Source: USA TODAY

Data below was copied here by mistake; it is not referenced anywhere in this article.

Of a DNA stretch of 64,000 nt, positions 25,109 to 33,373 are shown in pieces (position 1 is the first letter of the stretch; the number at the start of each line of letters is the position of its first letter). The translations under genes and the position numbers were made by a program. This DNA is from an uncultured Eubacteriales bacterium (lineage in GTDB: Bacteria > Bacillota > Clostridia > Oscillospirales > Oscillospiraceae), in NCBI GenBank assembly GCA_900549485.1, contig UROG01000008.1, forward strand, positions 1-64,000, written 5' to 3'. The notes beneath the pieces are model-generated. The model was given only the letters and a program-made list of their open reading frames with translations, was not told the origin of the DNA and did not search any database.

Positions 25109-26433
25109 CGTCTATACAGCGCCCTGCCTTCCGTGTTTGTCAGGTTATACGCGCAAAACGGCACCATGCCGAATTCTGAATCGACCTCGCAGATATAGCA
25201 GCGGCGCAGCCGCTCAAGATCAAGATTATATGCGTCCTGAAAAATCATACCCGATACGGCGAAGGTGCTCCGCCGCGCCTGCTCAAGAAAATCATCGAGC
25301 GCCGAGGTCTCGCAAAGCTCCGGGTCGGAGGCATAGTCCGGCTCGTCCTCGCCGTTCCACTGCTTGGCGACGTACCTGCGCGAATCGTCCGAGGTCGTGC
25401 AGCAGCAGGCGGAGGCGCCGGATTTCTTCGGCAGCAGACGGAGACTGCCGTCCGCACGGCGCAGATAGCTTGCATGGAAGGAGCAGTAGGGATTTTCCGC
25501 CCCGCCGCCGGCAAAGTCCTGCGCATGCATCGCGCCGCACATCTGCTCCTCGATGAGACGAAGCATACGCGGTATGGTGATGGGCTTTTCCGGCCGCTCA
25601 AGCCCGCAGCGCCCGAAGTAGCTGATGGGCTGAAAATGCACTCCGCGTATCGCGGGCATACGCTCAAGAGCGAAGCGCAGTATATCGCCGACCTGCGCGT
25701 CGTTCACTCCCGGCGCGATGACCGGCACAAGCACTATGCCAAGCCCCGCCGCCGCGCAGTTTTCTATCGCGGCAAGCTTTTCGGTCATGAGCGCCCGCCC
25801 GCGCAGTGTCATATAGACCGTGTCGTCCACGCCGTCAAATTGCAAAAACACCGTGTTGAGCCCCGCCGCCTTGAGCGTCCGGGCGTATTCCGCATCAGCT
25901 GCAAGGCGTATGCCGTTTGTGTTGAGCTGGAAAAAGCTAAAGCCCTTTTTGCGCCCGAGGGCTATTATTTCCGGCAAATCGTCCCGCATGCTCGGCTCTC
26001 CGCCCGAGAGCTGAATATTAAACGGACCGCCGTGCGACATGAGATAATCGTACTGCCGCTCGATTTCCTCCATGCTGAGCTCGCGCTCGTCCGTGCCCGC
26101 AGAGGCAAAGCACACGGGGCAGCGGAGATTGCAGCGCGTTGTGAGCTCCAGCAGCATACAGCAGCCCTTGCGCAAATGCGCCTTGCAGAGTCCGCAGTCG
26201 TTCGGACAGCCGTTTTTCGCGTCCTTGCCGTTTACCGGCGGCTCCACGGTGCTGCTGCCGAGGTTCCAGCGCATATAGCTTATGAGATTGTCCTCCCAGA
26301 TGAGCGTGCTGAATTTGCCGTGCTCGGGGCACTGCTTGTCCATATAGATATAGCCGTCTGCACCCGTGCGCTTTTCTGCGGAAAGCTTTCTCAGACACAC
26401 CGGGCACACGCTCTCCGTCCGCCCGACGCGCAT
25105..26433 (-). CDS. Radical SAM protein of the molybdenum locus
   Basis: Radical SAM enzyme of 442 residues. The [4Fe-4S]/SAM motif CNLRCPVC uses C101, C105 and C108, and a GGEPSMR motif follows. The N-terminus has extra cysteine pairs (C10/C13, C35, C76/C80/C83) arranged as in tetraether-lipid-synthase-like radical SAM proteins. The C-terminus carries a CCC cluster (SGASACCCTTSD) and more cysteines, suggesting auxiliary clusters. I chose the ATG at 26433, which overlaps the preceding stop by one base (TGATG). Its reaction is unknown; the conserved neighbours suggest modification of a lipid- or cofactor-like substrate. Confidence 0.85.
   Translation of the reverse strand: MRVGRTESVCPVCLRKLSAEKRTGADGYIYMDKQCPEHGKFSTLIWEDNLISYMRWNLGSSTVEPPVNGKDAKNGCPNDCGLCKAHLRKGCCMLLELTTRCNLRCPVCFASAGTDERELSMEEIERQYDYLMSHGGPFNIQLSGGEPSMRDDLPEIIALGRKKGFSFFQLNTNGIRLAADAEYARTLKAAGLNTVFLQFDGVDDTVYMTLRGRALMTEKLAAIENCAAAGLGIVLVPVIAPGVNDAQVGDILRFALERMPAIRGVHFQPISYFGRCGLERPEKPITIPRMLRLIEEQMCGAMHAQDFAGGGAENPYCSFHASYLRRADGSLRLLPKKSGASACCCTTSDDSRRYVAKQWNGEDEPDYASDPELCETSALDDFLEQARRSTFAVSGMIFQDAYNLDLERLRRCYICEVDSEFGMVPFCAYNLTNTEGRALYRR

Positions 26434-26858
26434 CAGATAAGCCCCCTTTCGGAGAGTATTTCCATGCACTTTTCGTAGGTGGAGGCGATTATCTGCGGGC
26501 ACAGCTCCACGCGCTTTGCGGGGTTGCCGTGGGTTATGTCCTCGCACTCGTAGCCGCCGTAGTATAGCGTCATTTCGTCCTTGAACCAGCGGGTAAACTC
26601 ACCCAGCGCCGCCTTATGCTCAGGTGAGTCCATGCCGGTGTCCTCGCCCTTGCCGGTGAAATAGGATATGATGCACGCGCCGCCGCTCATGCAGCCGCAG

On January 24, 2001, USA Today reported that "when President George W. Bush called out to churches, synagogues and mosques in his inaugural address on Saturday, his speech came sandwiched between two prayers invoking Jesus by name, rather than the usual blessing for the new administration with overarching references to God. While many thrilled to hear clergy make the nation's greatest podium a pulpit for Jesus, others complained that such prayers leave out many Americans." Martin Marty, a leading scholar of American religious history, author and Lutheran minister, said "he found Bush's speech 'encompassing and generous.' But he was surprised by prayers in Jesus' name. 'It implied that if you didn't join in, you were an outsider...People don't mind the prayers, they mind that assumption of exclusivism and Christian privilege. This is an event not only for the president, it's for all the people of the United States. The problem with saying Jesus is that it cuts off access to the Father for Muslims, Jews and others.'" Ibrahim Hooper, spokesman for the Council on American-Islamic Relations, found it "'entirely appropriate'" that Bush, a Methodist who reads his Bible daily, invited the pastors of his choice, 'but they should have been more encompassing in their words.'" Caldwell, leader of the benediction, defended his prayer. "'It is never my intention to insult anyone who hears a public prayer that I offer!...I was not proselytizing, trying to make others believe like I believe...I am a Christian, I was invited by a Christian president to offer a prayer. I would have been misrepresenting who I am and arguably even why I was there had I not prayed in Jesus' name.'"